Marc Morrone Newsday columnist Marc Morrone

Marc Morrone was born in 1960 in the Bronx and, when he was 2, his family moved to Long Beach, where he quickly became enchanted with the natural world of the seahore. This is when he started to keep any pet that he could get his hands on: It mattered not if it was an insect, fish, amphibian, bird or mammal.

When he was 7, the Morrones relocated to Cold Spring Harbor, where Marc was introduced to the natural world of Long Island's North Shore. The larger house his family had there allowed him to keep more and more pets, and this passion has continued to this day.

The experience and knowledge that he gained by keeping any kind of pet in all lifestyle situations has opened many doors for him, and he currently shares his knowledge with other petkeepers in many media formats. In addition to his weekly column in Newsday, he hosts a weekly TV show on Cablevision’s News 12 Long Island called Animal Island that airs on Saturday and Sunday. He also hosts a TV show called Petkeeping with Marc Morrone that airs Monday through Friday at noon on The HallMark Channel.

He is the petkeeping expert that appears on Martha Stewart's daily TV show as well as writer for the pet columns in the magazine Martha Stewart Living. In addition, he also hosts a live call-in radio show every Friday night at 8 p.m. on the Martha Stewart channel on Sirus/XM radio channel 112/157.

Morrone has written 5 books: Ask the Dogkeeper, Ask the Catkeeper, Ask the Birdkeeper and Ask the Fishkeeper, all published by Bowtie Press. He also has a memoir book, "A Man For All Species," published by Random House.

Marc Morrone lives in Oceanside with his wife and son and a houseful of pets.
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Q My cat is 4 years old. Last year we left for a four-day trip and had someone check on her each day. After we returned, the cat would stay on the bay window at night and come up to us while we were watching TV or reading and have a strange, crazy look in her eye, then viciously bite us. She has even attacked us in the middle of the night while we were sleeping. But, during the day, while not on the window, she is very pleasant. We try to cover the window at night. But this is all very exhausting. I believe there may be a stray cat outside. What can we do to get our cat back to normal? -- Sydney Clark, Farmingdale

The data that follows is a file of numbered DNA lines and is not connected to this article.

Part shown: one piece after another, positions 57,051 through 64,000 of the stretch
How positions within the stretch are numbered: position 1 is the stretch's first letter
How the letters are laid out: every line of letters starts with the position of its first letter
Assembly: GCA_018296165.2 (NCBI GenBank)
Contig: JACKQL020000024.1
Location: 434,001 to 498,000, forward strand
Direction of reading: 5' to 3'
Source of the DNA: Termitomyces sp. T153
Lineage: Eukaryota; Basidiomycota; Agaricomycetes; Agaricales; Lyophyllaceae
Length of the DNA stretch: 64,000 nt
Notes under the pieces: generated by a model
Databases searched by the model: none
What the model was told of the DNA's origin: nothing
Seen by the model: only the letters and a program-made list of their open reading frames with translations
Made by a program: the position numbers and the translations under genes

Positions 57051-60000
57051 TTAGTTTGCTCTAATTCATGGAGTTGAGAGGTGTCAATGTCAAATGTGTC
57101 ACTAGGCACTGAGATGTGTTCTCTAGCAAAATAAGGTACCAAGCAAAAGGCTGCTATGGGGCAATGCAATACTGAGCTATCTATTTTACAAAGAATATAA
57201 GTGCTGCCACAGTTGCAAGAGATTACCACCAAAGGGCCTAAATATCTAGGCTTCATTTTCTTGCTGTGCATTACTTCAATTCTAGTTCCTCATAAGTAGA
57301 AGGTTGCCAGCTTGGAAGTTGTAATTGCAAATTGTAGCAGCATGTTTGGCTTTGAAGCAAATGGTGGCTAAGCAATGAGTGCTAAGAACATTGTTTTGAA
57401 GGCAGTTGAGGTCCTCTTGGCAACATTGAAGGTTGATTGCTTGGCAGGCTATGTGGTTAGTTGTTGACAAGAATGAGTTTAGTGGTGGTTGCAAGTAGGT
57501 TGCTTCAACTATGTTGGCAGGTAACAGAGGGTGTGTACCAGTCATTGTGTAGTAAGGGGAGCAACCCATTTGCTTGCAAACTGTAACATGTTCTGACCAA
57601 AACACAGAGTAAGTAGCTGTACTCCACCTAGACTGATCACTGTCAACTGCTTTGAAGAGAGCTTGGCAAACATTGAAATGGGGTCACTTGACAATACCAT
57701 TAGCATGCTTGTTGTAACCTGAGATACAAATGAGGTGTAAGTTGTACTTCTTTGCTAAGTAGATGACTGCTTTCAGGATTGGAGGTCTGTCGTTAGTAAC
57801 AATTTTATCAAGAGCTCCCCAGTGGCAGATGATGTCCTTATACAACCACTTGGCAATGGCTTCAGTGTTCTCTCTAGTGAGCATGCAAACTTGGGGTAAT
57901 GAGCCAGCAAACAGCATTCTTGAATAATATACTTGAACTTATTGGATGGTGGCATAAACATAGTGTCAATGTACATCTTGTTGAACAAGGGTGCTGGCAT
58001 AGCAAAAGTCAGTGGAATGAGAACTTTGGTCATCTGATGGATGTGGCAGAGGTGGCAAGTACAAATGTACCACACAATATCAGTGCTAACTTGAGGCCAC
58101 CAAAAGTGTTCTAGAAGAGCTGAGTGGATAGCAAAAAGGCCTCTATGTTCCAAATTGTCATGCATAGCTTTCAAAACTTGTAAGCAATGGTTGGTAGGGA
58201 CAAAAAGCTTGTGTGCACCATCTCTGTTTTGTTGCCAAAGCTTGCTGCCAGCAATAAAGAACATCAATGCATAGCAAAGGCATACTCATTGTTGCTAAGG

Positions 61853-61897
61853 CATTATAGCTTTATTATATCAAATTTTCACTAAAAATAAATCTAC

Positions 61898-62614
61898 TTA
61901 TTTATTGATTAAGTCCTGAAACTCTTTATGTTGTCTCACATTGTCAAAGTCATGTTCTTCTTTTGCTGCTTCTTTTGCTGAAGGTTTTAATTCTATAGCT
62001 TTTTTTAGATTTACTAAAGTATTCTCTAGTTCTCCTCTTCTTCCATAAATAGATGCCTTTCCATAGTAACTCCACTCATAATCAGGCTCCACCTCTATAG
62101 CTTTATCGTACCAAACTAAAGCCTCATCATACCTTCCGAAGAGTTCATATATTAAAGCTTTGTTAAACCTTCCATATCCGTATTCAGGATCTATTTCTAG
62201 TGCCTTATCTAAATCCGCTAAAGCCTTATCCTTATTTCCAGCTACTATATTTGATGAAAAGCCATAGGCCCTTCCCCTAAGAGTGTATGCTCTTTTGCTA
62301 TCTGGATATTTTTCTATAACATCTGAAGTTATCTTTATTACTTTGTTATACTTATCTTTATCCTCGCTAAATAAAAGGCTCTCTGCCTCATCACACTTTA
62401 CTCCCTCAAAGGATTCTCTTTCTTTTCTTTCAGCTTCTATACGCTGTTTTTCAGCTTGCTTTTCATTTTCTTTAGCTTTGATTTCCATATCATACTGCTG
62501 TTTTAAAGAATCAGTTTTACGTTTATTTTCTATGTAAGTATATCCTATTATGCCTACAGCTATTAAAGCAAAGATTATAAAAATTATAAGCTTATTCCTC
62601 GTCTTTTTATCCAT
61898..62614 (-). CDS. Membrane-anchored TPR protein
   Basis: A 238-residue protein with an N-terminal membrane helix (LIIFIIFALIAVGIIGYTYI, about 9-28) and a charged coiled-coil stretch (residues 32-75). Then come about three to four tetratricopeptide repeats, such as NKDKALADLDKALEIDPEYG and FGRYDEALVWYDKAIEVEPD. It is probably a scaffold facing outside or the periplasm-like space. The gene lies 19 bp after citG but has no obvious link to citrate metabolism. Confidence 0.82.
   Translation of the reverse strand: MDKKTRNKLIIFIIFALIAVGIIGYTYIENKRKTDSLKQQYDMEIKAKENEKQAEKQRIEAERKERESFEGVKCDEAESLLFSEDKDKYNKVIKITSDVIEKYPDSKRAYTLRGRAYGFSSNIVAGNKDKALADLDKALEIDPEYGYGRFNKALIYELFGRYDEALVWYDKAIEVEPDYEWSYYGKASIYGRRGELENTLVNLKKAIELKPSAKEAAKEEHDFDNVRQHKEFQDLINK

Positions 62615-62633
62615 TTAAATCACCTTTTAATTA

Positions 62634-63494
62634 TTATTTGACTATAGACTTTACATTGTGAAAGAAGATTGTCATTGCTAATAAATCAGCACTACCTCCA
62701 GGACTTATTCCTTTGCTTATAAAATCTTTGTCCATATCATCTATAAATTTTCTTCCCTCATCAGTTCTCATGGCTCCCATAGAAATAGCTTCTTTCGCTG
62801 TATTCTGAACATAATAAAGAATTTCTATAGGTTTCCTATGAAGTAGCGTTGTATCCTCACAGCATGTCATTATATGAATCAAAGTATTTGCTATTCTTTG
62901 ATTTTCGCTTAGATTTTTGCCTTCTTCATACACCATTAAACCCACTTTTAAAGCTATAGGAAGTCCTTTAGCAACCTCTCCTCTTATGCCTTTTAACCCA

A You are doing the correct thing by covering the window at night because this removes the trigger, as long as you are consistent about doing it. If you block out the trigger for a long enough period of time, the behavior should stop. How long that might take I can’t say, because each case is different.

I also would talk to your vet about putting the cat on some of the new anti-anxiety medications are available. Some may say prescription drugs for this sort of thing seem to be the easy way out, but they are based on sound science and I have seen them work many times, making life easier for both pets and their keepers.

Q I have lived in Smithtown for 50 years now and never saw anything quite like what I saw the other day.

I went to the high school to run on the track, and in the parking lot I saw a large group of crows — perhaps 20 or more — all gathered around something on the ground. They were not feeding on it as they do on roadkill. They were just looking and milling about. When I got out of the car to get a closer look, they all flew off and I saw that what they were looking at was a dead crow that must have been hit by a car.

I know that a group of crows is called “a murder,” but nobody was getting murdered here. It almost looked like they were paying their respects to the dead bird as you would at a wake. Do you think that is what they were doing? -- Frank Alba, Smithtown

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A Intelligent, social animals that have the mental ability to have a sense of the past, present and future do gather around the dead bodies of members of their own species. Birds of the corvid family, such as crows and ravens, qualify with this cognitive ability. Most species of birds will grieve for their dead, but this emotion is usually just experienced by the bird’s mate or close family. Because you saw such a large gathering, I doubt that was the case. I would think the birds were using this moment to work out a new group hierarchy, because they are very social and tend to stay in large flocks in the winter.

The dead bird may have been one of the more dominant crows in the resident flock, and when the others witnessed its death, they may have been trying to figure out who’s the new “boss bird.” However, this is just a guess.

Q We really want to get a dog in our family now as we feel our children are old enough. Although there is a gap of about six hours during the day when nobody is home, we are in and out the rest of the time. Is it possible to train a puppy under such circumstances, and, if so, what breed do you advise? -- Suzie O’Brien, Garden City

A Training a puppy of any breed is challenging. Everybody likes getting a puppy, but it is even more challenging if your time is limited. Realistically, most of us just want to come home to a happy dog that wags its tail when it sees us and does not chew the furniture and poop on the rug.

One option that many people do not consider in a situation like yours is to adopt a retired racing greyhound. They make the perfect additions to a dog-loving family that is very busy. They have spent such hard lives at the racing tracks that when they have been retired and given the opportunity to just lay around the house all day, they are happy to do so. They are also very clean and do not need to be taken to a groomer once a month. There are many organizations run by dedicated volunteers who do a great job of rescuing these dogs and fitting them with the perfect family. I think such a dog would compliment your life rather than complicate it.